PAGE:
A former director at wells fargo The bank alleges that the company conducted ‘fake’ interviews for minority candidates for positions that had already been filled, and says it was fired for raising the issue.
Joe Bruno, a former executive in the wealth management division of Wells Fargo’s headquarters in Jacksonville, Florida, told the New York Times that the company would interview minority candidates for positions to adhere to an informal diversity-promoting policy, but noted that the candidates often applied for jobs promised to someone else.
Bruno says he was fired last summer after telling his superiors the interviews were “inappropriate” and “ethically and morally wrong”.
The Times reported that Bruno was one of seven current and former Wells Fargo employees who said they had been tasked with interviewing “various” candidates for positions, even if the decision had already been made to hire another candidate. to take.
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Raschelle Burton, a spokeswoman for Wells Fargo, said, “To the extent that individual employees engage in the behavior described by The New York Times, we will not tolerate it,” Raschelle Burton, a spokeswoman for Wells Fargo, told the Times.
In a statement to Fox News Digital, Wells Fargo said it was unable to verify Bruno’s claim.
“We investigated all of the specific claims the reporter shared with us prior to the story’s publication and were unable to confirm the claims as factual,” a company spokesperson said.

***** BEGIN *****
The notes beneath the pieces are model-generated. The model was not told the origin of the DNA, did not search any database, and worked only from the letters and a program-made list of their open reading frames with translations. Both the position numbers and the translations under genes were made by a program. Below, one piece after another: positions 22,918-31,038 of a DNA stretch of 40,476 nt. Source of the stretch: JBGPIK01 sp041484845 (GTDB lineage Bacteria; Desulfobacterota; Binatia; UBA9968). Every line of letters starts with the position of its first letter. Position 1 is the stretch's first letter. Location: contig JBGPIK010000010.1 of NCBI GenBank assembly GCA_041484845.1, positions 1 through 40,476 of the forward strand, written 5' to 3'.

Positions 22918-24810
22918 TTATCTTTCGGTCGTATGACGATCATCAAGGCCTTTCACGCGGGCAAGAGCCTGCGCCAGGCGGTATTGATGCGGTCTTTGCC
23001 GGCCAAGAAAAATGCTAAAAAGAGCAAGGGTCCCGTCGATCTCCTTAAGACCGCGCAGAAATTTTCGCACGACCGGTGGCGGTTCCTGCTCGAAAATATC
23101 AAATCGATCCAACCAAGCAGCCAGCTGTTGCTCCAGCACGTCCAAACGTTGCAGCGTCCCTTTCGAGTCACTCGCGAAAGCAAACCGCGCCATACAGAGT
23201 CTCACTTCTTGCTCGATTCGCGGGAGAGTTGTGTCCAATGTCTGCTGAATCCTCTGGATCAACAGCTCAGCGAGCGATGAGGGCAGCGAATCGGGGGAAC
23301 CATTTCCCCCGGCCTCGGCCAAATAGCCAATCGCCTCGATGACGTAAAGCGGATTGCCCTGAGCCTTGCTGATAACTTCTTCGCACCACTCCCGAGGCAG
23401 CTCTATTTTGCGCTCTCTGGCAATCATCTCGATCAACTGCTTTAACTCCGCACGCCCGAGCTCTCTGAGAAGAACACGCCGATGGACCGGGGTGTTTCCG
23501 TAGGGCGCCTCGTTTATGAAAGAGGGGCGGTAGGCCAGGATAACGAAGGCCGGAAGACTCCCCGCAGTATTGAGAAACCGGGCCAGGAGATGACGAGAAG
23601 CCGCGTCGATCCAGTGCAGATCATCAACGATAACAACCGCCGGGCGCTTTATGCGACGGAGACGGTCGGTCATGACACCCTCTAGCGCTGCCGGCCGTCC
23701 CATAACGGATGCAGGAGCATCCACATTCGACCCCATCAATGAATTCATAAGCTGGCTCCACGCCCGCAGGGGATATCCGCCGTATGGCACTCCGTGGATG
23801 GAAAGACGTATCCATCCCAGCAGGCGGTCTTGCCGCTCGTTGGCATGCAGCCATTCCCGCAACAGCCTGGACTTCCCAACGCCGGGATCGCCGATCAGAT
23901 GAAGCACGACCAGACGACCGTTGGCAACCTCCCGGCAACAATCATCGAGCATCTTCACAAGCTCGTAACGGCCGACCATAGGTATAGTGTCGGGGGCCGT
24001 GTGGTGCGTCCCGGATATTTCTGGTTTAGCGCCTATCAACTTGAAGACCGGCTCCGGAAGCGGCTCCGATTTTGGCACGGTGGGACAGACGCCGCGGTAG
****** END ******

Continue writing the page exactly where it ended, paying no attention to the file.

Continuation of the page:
The spokesperson added that Wells Fargo is “continuing with our internal review and if we find evidence of inappropriate conduct or deficiencies in our guidelines or their implementation, we will take decisive action.”
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In August 2020, amid widespread protests and riots following the death of George Floyd, Wells Fargo agreed to pay nearly $8 million to settle a claim from the Department of Labor alleging that the company had killed tens of thousands of black job applicants. would discriminate.
Months earlier, the company agreed to a $3 billion settlement to resolve a fake account scandal, admitting it had falsely collected millions of dollars in fees and interest, damaged some customers’ creditworthiness and private information. of customers had used illegally.
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Unrealistic sales targets led to millions of accounts being opened without customer knowledge or under false pretenses, the company also admitted.